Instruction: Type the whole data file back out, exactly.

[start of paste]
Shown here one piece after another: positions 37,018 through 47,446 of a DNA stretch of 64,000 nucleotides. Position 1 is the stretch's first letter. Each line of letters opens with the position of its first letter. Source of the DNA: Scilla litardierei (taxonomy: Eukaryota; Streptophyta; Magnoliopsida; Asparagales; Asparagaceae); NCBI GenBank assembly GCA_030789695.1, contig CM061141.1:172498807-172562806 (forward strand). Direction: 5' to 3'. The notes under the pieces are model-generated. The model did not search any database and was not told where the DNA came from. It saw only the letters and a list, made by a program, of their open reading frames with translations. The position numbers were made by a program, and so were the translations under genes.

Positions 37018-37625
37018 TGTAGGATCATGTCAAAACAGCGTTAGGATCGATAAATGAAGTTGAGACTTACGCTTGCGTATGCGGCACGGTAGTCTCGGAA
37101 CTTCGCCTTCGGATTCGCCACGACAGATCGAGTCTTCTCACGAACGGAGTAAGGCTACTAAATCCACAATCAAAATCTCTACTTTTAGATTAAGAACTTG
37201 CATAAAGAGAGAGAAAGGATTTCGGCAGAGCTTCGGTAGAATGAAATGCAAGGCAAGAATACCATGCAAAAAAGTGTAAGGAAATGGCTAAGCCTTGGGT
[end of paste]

Shown here one piece after another: positions 37,018 through 47,446 of a DNA stretch of 64,000 nucleotides. Position 1 is the stretch's first letter. Each line of letters opens with the position of its first letter. Source of the DNA: Scilla litardierei (taxonomy: Eukaryota; Streptophyta; Magnoliopsida; Asparagales; Asparagaceae); NCBI GenBank assembly GCA_030789695.1, contig CM061141.1:172498807-172562806 (forward strand). Direction: 5' to 3'. The notes under the pieces are model-generated. The model did not search any database and was not told where the DNA came from. It saw only the letters and a list, made by a program, of their open reading frames with translations. The position numbers were made by a program, and so were the translations under genes.

Positions 37018-37625
37018 TGTAGGATCATGTCAAAACAGCGTTAGGATCGATAAATGAAGTTGAGACTTACGCTTGCGTATGCGGCACGGTAGTCTCGGAA
37101 CTTCGCCTTCGGATTCGCCACGACAGATCGAGTCTTCTCACGAACGGAGTAAGGCTACTAAATCCACAATCAAAATCTCTACTTTTAGATTAAGAACTTG
37201 CATAAAGAGAGAGAAAGGATTTCGGCAGAGCTTCGGTAGAATGAAATGCAAGGCAAGAATACCATGCAAAAAAGTGTAAGGAAATGGCTAAGCCTTGGGT